Law360, Los Angeles (December 22, 2014, 4:21 PM ET) — Financial advisers at Morgan Stanley & Co. LLC slapped the bank with a $5 million putative class action in California federal court Friday, accusing it of stiffing workers out of overtime pay and meal and rest breaks during a five- to six-month training period.
The complaint claims Morgan Stanley violated California state wage and hour laws and the California Business & Professions Code by telling the financial adviser associates to only record eight hours every day, even if they worked more, and by not giving them…
This story is developing. Please check back for further updates.
Israel’s Bank Leumi has been fined $130 million for a tax-evasion scheme, the New York Department of Financial Services said Monday.
The bank aided and assisted U.S. clients in evading federal and state taxes from 2000 through 2011, according to the NYDFS. Bank Leumi admitted to its violations and will move to terminate and ban employees who engaged in the scheme, the regulator said.
(Reuters) – A former Wells Fargo Advisors broker in Chico, California, has been permanently barred from the industry for stealing almost $89,000 from an elderly customer, the U.S. securities industry’s principal regulator of brokers said on Monday.
The Financial Industry Regulatory Authority said Jeffrey C. McClure wrote 36 checks totaling $88,850 between December 2012 and August 2014, drawn on the Wells Fargo & Co. client’s affiliated bank account without her consent, and deposited them into his own account at a third-party bank.
The client had authorized McClure, who had worked as a Wells broker for seven years, to pay her rent and other expenses.
Trustees for mortgage bond investors asked a New York court to approve a $1.13 billion settlement reached in April with Citigroup Inc. (C) as the bank seeks to resolve liabilities for loans it packaged and sold in the run-up to the 2008 financial crisis.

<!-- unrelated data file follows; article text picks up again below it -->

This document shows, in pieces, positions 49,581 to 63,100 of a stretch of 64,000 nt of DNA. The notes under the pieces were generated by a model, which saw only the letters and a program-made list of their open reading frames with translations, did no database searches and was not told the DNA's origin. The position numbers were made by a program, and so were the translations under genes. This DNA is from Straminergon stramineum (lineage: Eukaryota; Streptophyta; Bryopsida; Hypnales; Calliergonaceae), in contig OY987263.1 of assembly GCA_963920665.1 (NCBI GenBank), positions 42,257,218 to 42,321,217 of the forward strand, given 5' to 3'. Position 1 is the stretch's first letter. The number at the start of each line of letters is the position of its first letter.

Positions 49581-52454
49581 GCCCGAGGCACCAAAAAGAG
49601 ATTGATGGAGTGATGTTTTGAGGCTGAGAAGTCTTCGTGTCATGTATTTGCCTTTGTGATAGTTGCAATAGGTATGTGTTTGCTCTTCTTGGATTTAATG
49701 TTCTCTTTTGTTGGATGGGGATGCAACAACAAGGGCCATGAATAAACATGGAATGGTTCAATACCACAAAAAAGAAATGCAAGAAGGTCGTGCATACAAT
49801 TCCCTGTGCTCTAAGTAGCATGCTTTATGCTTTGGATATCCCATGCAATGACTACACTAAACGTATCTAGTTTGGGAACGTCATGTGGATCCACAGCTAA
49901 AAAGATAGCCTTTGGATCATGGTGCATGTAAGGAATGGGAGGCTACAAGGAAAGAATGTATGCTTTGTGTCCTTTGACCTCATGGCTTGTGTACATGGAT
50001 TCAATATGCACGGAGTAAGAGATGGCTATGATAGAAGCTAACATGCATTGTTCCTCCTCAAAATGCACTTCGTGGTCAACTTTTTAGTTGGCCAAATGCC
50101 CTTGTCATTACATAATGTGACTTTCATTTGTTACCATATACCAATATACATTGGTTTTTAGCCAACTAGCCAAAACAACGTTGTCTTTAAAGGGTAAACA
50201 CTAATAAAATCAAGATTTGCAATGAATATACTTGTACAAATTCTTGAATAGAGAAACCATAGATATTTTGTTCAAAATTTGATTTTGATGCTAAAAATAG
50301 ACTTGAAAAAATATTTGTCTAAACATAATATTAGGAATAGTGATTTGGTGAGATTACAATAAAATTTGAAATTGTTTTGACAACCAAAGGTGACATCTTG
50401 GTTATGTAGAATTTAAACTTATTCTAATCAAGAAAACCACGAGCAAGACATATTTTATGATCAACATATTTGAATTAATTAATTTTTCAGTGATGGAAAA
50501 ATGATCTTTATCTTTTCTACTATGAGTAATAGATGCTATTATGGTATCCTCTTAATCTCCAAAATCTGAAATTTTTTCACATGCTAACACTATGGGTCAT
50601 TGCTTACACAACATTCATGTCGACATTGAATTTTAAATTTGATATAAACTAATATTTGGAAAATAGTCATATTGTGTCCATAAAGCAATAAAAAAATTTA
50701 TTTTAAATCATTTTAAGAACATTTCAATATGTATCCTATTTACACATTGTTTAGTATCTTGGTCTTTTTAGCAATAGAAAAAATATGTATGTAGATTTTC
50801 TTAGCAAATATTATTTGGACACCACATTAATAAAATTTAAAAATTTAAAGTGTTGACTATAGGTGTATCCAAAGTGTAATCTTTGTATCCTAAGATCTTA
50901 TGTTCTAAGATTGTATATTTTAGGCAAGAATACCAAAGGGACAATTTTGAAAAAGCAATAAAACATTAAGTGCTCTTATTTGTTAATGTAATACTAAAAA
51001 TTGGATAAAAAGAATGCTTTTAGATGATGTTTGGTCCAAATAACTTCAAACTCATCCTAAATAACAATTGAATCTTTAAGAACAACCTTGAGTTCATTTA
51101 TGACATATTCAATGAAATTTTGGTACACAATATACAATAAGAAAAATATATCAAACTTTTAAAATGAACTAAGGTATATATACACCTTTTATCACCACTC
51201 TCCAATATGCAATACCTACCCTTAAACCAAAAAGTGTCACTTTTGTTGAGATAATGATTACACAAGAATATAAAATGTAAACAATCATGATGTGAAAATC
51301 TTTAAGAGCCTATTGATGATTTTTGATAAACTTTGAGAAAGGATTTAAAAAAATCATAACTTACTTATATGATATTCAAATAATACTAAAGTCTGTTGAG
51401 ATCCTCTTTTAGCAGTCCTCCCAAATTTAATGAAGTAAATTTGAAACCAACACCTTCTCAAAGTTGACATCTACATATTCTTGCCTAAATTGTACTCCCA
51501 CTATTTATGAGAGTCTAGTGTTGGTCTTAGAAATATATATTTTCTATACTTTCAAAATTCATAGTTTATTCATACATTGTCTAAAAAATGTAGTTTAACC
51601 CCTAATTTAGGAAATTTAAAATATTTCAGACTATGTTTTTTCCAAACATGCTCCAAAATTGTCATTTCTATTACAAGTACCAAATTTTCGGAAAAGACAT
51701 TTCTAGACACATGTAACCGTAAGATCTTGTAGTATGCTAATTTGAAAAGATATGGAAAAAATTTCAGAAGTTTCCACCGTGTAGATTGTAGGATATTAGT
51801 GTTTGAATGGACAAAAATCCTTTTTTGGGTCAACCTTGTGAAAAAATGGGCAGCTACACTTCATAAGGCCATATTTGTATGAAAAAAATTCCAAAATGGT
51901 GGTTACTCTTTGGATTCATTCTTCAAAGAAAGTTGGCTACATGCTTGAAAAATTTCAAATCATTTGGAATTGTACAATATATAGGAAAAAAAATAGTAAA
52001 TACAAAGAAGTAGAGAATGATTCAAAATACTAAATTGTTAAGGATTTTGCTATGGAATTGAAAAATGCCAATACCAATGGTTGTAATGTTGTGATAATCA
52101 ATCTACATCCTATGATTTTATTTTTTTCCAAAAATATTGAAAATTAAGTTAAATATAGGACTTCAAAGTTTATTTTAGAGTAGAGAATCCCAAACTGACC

U.S. Bank NA, Deutsche Bank National Trust Co., HSBC Bank USA NA and Law Debenture Trust Co. of New York filed a petition seeking approval of the accord in New York State Supreme Court inManhattan yesterday under a law that allows trustees to seek approval of their actions.
The settlement covers 68 securitization trusts that issued a combined $59.4 billion in mortgage-backed securities from 2005 to 2008, according to a statement issued by Citigroup in April. The pact was negotiated by the bank and a group of 19 institutional investors, represented by Gibbs & Bruns LLP, holding more than $5.3 billion of the unpaid principal balance of the securities, according to the petition.
More from The New York Times:
One would expect Republicans who have gone hoarse braying about Mr. Obama’s executive overreach to be the first to demand accountability, but with one notable exception, Senator John McCain, they have either fallen silent or actively defended the indefensible. They cannot even point to any results: Contrary to repeated claims by the C.I.A., the report concluded that “at no time” did any of these techniques yield intelligence that averted a terror attack. And at least 26 detainees were later determined to have been “wrongfully held.”
Starting a criminal investigation is not about payback; it is about ensuring that this never happens again and regaining the moral credibility to rebuke torture by other governments.
Edward O’Donnell helped the United States collect the massive penalty from Countrywide Financial and Bank of America, which bought Countrywide during the financial meltdown, according to the qui tam complaint.
The complaint, United States of America ex rel. Edward O’Donnell v. Countrywide Financial Corp. et al., was filed under seal in June and unsealed on Dec. 17.
The agreement with O’Donnell covers federal prosecutors’ deals with Bank of America in California, Delaware, Illinois, Kentucky, Maryland and New York.
Bank of America told The New York Times last week that it would not comment on “unfounded assertions.”
O’Donnell, formerly an executive vice president and senior vice president for the defendants, helped the federal government trace Countrywide’s shoddy lending practices. Since 2010 he has been a vice president at Fannie Mae, the quasi-governmental mortgage insurer.
Here is the court document. Click here.
Law360, New York (December 22, 2014, 12:35 PM ET) — The U.K. on Monday pushed forward with efforts to criminalize manipulation of additional key benchmark rates while bringing the regulation of such rates under the auspices of the country’s Financial Conduct Authority.
Those found guilty of manipulating main rates used for the foreign exchange market, crude oil and gold and silver, among other things, would face up to seven years in prison under legislation advanced by HM Treasury, George Osborne, chancellor of the Exchequer, said in a statement.
The legislation would extend the framework for regulating…
Posted in Uncategorized